Each year we produce 300 million tons of plastic waste, which fall into rivers and oceans, and then into our stomachs. They kill birds, fish and animals, both on land and in the oceans. It is possible to reduce the damage at least somehow by recycling plastic waste. But so far only nine percent of the thrown away plastic is utilized.
Experts recognize that there is no "magic" solution to the problem of plastic pollution. Recycling plastic can reduce its influx, but there are difficulties.
First, some types of plastic waste cannot be recycled. People, even conscious citizens, often, as they say," throw away everything in one pile", and this increases the cost of processing.
"Chemicals that are added to polymers in plastic, waste from mixed materials, dirty packages from food - all of this this makes their utilization more difficult and requires additional costs," – was noted in a recent report of the UN environment Program.
The disadvantages of waste utilization have become particularly evident in China's decision to stop accepting waste from other countries this year. Since 1992, half of the world's waste has been brought to China. Now it turned out that countries are not ready to recycle their own garbage.
Experts have been offering to force manufacturers and sellers of plastic packages to compensate the costs of waste recyclong for a really long time.
A number of companies already use recycled plastic, but these are still not enough. Those who don't want to take responsibility for the waste can be "punished with a ruble". Thus, the UK government intends to charge supermarkets, retailers and beverage manufacturers from 70 million to a billion pounds a year.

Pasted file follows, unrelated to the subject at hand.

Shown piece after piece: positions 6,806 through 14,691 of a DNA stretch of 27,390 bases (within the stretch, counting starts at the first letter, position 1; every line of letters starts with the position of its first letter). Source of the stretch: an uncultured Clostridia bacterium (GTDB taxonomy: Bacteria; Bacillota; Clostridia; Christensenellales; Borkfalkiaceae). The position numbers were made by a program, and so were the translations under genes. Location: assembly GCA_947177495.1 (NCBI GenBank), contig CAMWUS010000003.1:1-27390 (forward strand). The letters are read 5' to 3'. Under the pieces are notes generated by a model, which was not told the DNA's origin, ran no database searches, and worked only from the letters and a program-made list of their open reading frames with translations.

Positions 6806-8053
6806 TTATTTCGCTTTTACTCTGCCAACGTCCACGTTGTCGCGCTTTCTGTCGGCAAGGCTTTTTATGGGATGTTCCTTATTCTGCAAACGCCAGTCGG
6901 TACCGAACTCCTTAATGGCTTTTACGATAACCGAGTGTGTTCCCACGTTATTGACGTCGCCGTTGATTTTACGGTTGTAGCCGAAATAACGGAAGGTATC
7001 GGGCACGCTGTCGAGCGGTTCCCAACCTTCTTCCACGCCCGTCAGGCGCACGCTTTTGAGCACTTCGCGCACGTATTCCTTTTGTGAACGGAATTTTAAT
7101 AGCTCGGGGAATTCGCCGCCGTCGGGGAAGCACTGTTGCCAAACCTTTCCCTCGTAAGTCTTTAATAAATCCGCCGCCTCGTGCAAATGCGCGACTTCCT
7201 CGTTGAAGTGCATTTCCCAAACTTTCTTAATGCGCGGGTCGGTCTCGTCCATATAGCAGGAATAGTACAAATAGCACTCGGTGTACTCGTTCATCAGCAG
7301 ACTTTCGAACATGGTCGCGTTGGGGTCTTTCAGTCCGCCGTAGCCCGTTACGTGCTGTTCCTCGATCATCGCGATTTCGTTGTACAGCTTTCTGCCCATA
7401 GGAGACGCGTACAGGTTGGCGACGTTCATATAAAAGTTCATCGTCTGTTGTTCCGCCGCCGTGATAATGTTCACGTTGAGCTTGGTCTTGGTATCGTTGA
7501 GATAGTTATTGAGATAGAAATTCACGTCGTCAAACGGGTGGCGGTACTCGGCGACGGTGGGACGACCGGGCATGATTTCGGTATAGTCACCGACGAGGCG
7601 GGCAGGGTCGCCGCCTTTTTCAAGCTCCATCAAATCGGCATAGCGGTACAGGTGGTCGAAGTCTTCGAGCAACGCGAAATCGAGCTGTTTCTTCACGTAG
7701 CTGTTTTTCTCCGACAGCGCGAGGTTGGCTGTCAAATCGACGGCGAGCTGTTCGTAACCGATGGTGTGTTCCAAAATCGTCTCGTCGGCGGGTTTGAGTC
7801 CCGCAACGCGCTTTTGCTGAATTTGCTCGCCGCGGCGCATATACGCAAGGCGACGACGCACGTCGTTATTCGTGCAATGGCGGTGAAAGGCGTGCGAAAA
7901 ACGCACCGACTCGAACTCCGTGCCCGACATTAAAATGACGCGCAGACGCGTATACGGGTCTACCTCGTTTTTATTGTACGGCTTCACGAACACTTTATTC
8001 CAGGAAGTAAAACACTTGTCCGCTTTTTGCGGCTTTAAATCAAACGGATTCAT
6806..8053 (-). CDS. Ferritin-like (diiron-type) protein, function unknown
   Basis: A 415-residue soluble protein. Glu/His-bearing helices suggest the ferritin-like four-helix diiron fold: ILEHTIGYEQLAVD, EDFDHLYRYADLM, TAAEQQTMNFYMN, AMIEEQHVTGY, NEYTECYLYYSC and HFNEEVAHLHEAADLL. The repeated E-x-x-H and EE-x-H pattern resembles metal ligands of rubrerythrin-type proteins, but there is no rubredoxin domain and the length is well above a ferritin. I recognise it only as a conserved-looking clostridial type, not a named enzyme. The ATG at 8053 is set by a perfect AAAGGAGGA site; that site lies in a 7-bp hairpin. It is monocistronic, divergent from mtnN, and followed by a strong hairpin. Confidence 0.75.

And the new strategy of the European Commission provides a complete transition to plastic products that are recyclable or can be reused. They believe that this will allow to create 200 thousand jobs by 2030 – however, in case that the scale of plastic recycling will increase four times. EU countries recycle only a third of plastic waste, the volume of which is 25 million tons per year.
The situation is even worse in poor countries, where the authorities simply don't have the capacity to handle waste properly. At the same time, many of them are the largest sources of pollution of the seas and oceans. 90 percent of plastic in the oceans bring only 10 rivers, eight of which are in Asia.
This situation has attracted the attention of some large companies. For example, the waste management firm Veolia and the trade giant Unilever will work together in India and Indonesia to increase the volume of waste collection and recycling with the help of new technologies and move to a circular or non-waste economy.
The investment company Circuit Capital, which is engaged in the protection of the oceans from plastic, intends to demonstrate the benefits of investments in the waste processing industry in South and South-East Asia.
In developing countries, millions of people, including the unemployed, the elderly, women and children, collect plastic waste – however, not from a good life and in unhealthy conditions. According to the world Bank, if they are supported and organized, such "informal" recycling can lead to job creation, poverty reduction and savings for local budgets.
And in Jamaica, the authorities hired special people who teach neighbors how to handle waste without harming the environment. People begin to collect empty bottles and plastic garbage, which are then sold to waste processors.
"But it will not be possible to solve the problem of plastic pollution of the oceans and increase the scale of waste processing with a wave of a magic wand," - says Rob Kaplan, founder and head of Circuit Capital. – We will achieve nothing if we invest only in education, ignoring infrastructure, and Vice versa. This is a systemic problem and its solution should also be systemic."
The UN Environmental Assembly will be held in March. In the UN Program for the environment has been launched the campaign #SolveDifferent.
Young people are invited to share their ideas and learn, what others are doing to protect our planet.